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Laos Buddhism Master Guide: Part 3

By Luke Tavener 8 months ago
Categories Luang Prabang

Field Staff Member Luke Tavener has taken it upon himself to create a master guide to Buddhism in Laos for volunteers. It is not designed as a complete guide to Buddhism but rather to help answer many of the common questions volunteers have when coming to Laos. Here is part three of his guide. One of the three projects volunteers can choose to join in Luang Prabang is ‘Volunteering with Buddhist Novice Monks’. Below provides a unique insight in to the reasons males become Novice Monks and the rules they then live by, complied through in depth conversation with Novice and ex-Novice students in Luang Prabang. 

Novice Monks:

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The earliest age Novices can enter the temple, through choice or through the decision of a guardian, is as young as ten or eleven. Depending on the temple’s Abbot, it is often expected that a small donation towards the temple is made. From this point onwards if a Novice wishes to remain a part of the temple they’re not allowed to leave the temple unless granted permission from their Abbot.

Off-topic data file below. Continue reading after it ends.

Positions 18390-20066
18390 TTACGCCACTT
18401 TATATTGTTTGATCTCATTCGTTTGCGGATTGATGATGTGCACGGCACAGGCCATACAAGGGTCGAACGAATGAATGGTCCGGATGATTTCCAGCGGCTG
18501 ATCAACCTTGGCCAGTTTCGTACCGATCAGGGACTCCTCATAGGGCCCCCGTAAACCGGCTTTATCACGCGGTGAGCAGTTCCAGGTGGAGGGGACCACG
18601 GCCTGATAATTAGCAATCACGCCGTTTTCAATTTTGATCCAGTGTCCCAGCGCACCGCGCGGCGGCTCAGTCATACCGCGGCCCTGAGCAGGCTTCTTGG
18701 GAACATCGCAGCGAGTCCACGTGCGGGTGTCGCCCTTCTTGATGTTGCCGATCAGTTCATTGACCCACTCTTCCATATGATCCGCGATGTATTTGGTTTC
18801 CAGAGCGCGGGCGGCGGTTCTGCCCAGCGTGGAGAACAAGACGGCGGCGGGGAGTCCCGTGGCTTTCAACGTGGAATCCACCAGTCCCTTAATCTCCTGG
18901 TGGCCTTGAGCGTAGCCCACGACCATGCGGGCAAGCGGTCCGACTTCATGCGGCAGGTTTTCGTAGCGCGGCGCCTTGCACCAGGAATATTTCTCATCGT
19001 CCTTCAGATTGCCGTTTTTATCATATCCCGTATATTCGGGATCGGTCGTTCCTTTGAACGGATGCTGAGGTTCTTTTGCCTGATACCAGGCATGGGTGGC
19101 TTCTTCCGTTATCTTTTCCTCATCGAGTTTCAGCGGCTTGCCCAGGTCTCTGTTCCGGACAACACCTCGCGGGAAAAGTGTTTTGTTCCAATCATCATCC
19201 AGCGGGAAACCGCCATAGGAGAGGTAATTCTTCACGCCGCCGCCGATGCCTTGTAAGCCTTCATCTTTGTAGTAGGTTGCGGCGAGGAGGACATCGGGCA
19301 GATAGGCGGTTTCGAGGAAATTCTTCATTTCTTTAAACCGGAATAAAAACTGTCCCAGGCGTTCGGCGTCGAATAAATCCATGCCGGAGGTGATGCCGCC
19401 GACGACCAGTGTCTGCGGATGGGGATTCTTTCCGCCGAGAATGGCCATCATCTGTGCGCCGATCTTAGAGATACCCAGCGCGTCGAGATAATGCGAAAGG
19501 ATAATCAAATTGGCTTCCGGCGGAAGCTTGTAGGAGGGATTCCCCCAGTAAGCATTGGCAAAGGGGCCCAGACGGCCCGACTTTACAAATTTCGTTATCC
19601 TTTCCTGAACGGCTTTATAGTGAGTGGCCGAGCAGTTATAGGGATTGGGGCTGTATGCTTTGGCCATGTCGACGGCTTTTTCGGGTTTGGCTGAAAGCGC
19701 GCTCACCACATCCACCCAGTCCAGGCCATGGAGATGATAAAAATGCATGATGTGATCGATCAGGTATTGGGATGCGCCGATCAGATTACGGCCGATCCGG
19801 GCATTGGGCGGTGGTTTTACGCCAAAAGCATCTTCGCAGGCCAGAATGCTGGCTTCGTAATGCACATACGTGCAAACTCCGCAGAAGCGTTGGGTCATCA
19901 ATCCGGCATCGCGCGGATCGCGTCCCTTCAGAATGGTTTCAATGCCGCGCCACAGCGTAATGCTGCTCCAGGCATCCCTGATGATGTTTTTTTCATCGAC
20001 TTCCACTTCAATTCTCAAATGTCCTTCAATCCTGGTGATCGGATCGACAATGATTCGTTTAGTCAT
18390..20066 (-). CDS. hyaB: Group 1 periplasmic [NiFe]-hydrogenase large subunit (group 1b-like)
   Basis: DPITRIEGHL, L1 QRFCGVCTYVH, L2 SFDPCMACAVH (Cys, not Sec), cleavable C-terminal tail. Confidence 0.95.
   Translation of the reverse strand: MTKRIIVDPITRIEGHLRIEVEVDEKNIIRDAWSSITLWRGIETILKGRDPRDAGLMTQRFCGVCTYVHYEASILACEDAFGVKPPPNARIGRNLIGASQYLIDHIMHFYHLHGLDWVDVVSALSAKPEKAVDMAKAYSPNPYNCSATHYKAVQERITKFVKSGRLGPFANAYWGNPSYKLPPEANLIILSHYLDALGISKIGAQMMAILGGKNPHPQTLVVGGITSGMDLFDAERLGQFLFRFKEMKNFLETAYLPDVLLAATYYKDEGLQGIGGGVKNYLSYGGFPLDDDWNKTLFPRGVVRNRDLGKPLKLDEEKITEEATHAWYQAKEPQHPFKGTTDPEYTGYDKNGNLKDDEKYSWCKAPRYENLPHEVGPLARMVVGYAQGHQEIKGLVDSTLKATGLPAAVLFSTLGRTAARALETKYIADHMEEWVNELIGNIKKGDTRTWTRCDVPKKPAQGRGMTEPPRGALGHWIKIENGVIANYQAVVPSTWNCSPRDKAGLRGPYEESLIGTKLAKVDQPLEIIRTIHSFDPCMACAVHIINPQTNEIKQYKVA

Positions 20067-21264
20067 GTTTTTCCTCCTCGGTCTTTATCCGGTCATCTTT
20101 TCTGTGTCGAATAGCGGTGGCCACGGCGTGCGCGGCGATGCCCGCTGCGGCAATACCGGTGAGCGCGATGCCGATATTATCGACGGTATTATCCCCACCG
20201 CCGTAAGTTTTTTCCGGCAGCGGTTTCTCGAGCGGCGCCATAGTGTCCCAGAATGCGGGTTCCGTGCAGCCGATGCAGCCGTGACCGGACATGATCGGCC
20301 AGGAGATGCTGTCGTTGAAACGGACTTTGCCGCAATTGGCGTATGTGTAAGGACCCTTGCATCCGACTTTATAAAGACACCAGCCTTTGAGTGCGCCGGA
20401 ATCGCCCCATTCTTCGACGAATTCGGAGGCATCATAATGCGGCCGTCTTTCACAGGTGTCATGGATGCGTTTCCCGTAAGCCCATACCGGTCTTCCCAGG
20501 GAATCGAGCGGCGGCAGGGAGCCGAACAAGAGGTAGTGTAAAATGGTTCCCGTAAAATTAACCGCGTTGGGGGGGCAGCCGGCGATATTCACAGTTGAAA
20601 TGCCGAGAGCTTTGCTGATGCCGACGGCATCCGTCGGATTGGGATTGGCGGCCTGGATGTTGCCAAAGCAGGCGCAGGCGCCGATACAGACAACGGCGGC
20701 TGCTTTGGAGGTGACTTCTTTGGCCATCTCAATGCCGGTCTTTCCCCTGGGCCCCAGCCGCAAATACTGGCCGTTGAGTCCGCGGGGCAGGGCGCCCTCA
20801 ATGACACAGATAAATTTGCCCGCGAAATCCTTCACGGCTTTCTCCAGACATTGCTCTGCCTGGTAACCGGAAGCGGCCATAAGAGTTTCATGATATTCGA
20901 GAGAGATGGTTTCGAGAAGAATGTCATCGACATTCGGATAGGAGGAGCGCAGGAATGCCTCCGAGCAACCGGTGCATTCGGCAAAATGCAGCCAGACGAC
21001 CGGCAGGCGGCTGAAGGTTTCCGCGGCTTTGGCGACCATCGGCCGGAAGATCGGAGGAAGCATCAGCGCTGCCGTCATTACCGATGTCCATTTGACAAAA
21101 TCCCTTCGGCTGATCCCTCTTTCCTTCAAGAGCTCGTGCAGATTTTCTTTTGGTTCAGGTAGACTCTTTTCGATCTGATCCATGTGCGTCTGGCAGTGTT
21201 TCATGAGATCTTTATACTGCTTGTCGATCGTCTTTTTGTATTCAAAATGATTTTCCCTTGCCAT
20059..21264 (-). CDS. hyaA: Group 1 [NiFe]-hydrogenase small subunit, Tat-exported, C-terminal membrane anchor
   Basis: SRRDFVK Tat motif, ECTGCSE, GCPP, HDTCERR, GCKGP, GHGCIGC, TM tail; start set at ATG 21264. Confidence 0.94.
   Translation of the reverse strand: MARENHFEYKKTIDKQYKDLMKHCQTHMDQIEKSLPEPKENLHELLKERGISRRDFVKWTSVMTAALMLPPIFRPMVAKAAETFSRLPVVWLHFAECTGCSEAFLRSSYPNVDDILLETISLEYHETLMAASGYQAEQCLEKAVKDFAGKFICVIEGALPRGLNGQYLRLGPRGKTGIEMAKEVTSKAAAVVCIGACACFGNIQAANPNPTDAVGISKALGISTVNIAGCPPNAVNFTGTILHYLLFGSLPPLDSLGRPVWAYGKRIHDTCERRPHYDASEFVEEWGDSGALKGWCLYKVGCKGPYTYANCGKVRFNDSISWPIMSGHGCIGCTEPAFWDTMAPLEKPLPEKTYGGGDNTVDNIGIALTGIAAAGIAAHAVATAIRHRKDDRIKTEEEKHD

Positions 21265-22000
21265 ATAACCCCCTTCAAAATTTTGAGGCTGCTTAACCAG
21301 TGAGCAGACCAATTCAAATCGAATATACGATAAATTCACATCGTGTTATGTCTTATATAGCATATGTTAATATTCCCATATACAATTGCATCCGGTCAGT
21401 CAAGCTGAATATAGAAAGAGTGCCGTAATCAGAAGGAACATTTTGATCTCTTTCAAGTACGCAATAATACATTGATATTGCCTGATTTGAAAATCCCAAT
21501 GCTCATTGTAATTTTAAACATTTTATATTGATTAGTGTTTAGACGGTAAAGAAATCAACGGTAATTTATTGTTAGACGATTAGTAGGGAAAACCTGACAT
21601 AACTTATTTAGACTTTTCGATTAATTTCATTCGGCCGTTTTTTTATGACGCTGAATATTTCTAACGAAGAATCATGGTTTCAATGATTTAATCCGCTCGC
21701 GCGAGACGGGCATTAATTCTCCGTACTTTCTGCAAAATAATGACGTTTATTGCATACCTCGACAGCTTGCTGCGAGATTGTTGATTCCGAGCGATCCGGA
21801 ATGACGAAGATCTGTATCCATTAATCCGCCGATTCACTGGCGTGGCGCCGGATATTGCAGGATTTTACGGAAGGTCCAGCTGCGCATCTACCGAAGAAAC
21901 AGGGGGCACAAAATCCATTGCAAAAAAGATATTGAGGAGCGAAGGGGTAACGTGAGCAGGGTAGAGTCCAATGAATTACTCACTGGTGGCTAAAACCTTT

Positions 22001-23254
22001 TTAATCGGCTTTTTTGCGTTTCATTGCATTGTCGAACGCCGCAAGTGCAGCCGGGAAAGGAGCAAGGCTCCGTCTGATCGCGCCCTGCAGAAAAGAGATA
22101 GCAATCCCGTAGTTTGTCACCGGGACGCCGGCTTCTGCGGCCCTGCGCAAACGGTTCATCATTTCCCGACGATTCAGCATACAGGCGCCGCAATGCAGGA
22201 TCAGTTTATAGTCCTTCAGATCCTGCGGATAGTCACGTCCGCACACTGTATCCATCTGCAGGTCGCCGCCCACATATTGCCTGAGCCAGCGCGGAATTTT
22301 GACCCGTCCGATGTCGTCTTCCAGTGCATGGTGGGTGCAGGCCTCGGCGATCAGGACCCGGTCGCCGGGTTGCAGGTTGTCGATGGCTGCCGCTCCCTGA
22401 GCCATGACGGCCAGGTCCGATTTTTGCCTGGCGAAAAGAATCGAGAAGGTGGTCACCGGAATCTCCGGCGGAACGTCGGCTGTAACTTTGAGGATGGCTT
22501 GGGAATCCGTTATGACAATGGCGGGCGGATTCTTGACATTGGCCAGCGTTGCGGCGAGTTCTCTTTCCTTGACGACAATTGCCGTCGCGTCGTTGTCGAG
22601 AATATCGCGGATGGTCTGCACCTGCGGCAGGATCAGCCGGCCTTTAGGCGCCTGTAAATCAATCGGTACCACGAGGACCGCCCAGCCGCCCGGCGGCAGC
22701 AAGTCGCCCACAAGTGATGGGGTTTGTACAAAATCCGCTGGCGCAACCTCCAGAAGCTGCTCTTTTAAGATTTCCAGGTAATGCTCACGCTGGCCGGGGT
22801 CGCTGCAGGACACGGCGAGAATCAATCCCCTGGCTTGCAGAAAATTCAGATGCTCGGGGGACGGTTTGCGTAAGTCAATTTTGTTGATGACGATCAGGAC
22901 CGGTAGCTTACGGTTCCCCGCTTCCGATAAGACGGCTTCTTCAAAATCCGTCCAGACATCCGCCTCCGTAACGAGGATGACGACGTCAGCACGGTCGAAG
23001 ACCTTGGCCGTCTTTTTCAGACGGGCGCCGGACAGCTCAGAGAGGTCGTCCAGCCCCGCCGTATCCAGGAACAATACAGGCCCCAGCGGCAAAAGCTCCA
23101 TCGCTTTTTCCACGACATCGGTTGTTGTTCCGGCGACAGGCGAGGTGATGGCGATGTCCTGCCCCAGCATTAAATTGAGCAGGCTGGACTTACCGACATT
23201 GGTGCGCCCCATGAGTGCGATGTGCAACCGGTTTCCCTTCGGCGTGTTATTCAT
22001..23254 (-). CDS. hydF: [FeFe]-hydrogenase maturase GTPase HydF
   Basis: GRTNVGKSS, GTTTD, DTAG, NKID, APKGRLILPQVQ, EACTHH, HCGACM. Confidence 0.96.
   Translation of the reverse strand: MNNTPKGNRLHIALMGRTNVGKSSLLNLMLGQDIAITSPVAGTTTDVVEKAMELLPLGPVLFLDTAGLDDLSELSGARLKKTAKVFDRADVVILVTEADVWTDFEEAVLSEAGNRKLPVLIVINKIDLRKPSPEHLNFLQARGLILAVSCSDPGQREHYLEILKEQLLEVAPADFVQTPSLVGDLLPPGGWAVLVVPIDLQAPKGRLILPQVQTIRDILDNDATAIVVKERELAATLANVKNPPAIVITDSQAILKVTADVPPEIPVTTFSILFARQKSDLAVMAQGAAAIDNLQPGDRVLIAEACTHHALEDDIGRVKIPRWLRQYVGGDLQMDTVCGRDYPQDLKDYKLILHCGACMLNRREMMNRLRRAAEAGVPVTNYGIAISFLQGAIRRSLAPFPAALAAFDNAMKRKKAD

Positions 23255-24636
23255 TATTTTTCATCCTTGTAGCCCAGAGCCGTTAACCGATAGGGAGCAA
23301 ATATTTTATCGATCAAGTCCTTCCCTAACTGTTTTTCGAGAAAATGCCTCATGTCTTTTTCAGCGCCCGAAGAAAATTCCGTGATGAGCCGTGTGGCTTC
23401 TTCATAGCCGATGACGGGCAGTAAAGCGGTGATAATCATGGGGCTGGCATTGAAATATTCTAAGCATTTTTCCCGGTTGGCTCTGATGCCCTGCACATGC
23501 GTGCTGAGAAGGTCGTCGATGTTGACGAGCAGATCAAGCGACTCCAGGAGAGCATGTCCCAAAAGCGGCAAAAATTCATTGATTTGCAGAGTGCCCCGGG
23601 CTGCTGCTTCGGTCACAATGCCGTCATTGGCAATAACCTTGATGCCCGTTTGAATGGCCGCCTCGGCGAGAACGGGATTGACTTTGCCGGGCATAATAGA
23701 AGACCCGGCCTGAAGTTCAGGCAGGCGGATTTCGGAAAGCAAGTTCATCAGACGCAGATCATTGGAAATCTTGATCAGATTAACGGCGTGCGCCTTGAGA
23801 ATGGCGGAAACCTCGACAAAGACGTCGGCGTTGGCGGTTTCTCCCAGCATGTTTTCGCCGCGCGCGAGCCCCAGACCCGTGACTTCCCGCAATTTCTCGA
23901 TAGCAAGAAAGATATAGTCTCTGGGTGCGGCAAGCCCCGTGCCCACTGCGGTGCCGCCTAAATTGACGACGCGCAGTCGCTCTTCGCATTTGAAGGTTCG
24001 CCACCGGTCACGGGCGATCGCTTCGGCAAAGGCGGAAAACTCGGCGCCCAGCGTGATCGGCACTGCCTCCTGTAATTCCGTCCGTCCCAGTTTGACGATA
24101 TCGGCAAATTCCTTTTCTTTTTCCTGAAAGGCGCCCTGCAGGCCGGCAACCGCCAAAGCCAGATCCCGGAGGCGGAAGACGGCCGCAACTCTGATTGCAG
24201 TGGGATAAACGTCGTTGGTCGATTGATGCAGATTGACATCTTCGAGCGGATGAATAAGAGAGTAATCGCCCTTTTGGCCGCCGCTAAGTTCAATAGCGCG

Upon entering the temple, the relevant Abbot or the most senior monk within that temple grants the novice precepts (rules) to live by and with every full and half moon these precepts must be renewed, as to extend one’s novice-hood. Originally Novices had to live by an incredibly high amount of precepts, however over time these have been condensed down to just ten for better understanding and convenience. These ten precepts are as follows:

1. Refrain from killing living creatures.
2. Refrain from stealing.
3. Refrain from unchastity (sensuality, sexuality, lust, including touching females).
4. Refrain from incorrect speech (lying)
5. Refrain from taking intoxicants.
6. Refrain from taking food at inappropriate times (after noon).
7. Refrain from singing, dancing, playing music or attending entertainment programs (performances).